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A penny for your thoughts5 March 2012
Two posters on my private members-only website at www.goldentouchcraps.com have an interesting theory when it comes to the mathematics and percentages of craps. They dismiss the house edges based on their concept of the short-run versus the long-run. The paraphrases below explains their ideas fairly clearly:
Frank: So session one you win $75 and in session two you win $2. Now what did you win per session? $38.50 per session. Now add a winning session of $11. Now what did you win per session? $29.33
You are winning pennies (or losing pennies). You just don't realize it. And that is how the casino grinds away at our bankroll; they are penny wiser than we are. Given enough pass line and come bets, that 1.41 percent edge will translate into $1.41 lost per $100 wagered.
Casinos do think in terms of pennies, therefore you should too.
Frank: If you play the fire bet on every shooter let's see what happens. You lose about 25 cents per $1 wagered. Given 12 players at a table, you lose $3 per hour (the average time for shooters is about five minutes each). Now if you play four hours a day that comes to $12. Unless you are a big drinker, you aren't going to have 12 drinks in four hours so that skipping of a drink with a $1 tip still doesn't make up for the fire bet.
Of course if you bet $5, your losses are multiplied five times. So your daily loss will be $15 per hour or $60 in a four-hour playing day. That's a decent entrée in a good restaurant.
You just don't see the percentages when you play because you have many losses and then hit for a big win. You just aren't seeing the average working itself out.
None of this $1 stuff seems like a lot of money, I'll admit that. But what happens to most gamblers is simple. They begin to think of all the crazy crapper bets as "not much money" and suddenly they are in the hole for a lot more than $12 ($1 bet) to $60 a day ($5 bet). They are losing a lot of money.
So, I hate to say this but as wonderful as the fire bet seems, it is a waste of your money. Order a drink and tip the waitress; she needs the money more than the casino does and you'll save yourself a fortune over time.
There is a fundamental difference between the short-run and the long-run. What works in the long-run may not work in the short-run. So your betting strategies have to be different too.
Frank: For some reason casino players think that there is a "fundamental difference" between the long-run and the short-run in terms of what betting strategies they should employ. Nothing could be further from the truth. Players have only one way to bet properly and that is to bet the lowest house edge bets. Why would you bet the poorer bets using as your rationale, "Well, the short run is different therefore I can bet stupidly." A stupid bet in the long run is a stupid bet in the short run.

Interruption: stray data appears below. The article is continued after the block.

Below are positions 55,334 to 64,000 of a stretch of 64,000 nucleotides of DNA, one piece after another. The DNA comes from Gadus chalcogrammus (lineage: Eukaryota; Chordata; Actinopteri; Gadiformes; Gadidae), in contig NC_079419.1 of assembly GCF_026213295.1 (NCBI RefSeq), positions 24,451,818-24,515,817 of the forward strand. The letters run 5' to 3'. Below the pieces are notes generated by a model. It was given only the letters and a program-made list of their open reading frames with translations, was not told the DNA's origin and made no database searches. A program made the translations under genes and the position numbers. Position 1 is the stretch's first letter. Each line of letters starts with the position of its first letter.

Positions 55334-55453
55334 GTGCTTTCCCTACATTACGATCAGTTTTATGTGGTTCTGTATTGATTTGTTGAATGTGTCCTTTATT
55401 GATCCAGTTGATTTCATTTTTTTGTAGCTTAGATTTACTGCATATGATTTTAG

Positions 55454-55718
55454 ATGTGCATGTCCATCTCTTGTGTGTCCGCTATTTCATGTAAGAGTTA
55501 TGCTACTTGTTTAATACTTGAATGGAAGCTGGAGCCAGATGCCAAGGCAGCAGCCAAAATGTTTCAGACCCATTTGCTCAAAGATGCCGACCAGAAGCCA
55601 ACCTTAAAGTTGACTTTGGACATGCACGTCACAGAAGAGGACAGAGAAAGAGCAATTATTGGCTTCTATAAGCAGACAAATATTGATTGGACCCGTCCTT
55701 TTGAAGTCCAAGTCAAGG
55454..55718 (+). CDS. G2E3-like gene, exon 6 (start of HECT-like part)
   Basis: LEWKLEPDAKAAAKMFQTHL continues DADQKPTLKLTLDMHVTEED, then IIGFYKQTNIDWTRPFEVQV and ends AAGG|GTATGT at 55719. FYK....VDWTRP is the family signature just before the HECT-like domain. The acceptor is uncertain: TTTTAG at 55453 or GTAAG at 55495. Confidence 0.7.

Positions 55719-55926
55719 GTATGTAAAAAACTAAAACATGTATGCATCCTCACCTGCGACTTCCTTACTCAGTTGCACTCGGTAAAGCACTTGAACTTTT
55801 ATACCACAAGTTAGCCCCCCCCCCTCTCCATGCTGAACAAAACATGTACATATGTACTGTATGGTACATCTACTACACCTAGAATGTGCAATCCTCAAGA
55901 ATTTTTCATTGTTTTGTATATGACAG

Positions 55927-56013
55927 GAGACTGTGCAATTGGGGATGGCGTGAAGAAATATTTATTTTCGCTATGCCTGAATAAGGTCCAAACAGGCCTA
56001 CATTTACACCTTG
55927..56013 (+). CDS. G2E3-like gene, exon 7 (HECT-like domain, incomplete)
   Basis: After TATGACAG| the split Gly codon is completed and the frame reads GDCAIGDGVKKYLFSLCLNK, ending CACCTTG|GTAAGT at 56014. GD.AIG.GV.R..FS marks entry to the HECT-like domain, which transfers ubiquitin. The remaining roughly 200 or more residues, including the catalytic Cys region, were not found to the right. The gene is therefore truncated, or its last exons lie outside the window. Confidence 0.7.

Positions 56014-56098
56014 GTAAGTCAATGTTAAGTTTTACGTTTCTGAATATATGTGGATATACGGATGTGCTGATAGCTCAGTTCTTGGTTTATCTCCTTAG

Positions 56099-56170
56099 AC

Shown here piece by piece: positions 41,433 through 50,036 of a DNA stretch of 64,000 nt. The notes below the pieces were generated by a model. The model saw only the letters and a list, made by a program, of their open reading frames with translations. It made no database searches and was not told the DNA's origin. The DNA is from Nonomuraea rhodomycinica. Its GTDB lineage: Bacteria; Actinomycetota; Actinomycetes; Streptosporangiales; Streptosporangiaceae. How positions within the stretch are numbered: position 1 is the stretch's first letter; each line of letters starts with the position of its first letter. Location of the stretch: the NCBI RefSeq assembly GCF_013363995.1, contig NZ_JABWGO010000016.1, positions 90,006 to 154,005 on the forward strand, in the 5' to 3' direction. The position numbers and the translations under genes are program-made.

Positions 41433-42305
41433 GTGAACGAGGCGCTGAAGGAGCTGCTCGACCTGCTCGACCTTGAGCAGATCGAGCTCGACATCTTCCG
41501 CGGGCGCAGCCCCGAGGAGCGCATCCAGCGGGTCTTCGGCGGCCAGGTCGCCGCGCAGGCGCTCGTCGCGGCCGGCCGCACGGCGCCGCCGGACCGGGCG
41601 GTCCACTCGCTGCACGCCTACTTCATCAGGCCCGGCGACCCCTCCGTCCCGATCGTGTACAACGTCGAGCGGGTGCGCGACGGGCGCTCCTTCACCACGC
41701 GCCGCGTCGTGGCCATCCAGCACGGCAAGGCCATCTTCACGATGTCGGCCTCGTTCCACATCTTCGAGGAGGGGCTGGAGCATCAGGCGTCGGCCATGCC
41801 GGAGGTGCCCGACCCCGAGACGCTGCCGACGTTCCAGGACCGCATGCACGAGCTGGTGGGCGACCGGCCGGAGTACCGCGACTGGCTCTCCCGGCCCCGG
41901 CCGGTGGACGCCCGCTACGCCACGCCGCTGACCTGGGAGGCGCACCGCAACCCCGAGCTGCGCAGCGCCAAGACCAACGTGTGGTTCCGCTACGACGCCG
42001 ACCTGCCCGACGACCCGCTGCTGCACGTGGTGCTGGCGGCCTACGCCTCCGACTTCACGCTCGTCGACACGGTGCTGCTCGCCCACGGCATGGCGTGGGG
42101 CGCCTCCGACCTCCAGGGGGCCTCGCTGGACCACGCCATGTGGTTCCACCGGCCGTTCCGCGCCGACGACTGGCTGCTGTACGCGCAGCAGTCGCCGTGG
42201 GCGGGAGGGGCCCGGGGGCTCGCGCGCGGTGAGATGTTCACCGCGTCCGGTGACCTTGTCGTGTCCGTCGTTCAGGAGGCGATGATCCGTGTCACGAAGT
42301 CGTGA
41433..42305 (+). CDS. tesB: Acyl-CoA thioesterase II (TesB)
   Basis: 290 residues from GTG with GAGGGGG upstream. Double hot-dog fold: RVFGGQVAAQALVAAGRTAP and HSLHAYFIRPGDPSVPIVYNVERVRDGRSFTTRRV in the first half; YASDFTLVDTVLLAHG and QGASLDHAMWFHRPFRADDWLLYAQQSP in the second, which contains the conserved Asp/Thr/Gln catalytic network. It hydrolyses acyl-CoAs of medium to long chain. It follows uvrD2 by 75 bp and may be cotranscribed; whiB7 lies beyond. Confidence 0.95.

Here's another way to look at the short-run/long-run debate. Think of all the casinos as one gestalt entity with the same house edges on all the bets. Now think of all the players as one gestalt entity with you making the betting decisions for your entity. So what bets would you make for the millions of members of your gestalt entity? Obviously, you would make the best bets because you would be in the long run with the very first bets you made. You'd have to bet the very best bets or your entity would get crushed by the casino in a very short order. So why would you not make those same bets just playing as one person at one table?
If you think that your short run makes everything different you are wrong. All those short-runs all over the world at the thousands of craps tables actually made up the long-run. There were wild streaks at the various tables; incredible occurrences, but over the spread of all those tables all over the word, the math held total sway.
Now, your short-runs make up the long-run too, although they aren't spread out in terms of territory but in time. Don't get confused by this -- YOU are in the long-run no matter how often you play from today forward. So you must make the best bets. You have no other intelligent choice to make.
Bottom line: The casinos count pennies and so should you. The casinos are in the long run and so are you.
This article is provided by the Frank Scoblete Network. Melissa A. Kaplan is the network's managing editor. If you would like to use this article on your website, please contact Casino City Press, the exclusive web syndication outlet for the Frank Scoblete Network. To contact Frank, please e-mail him at firstname.lastname@example.org.
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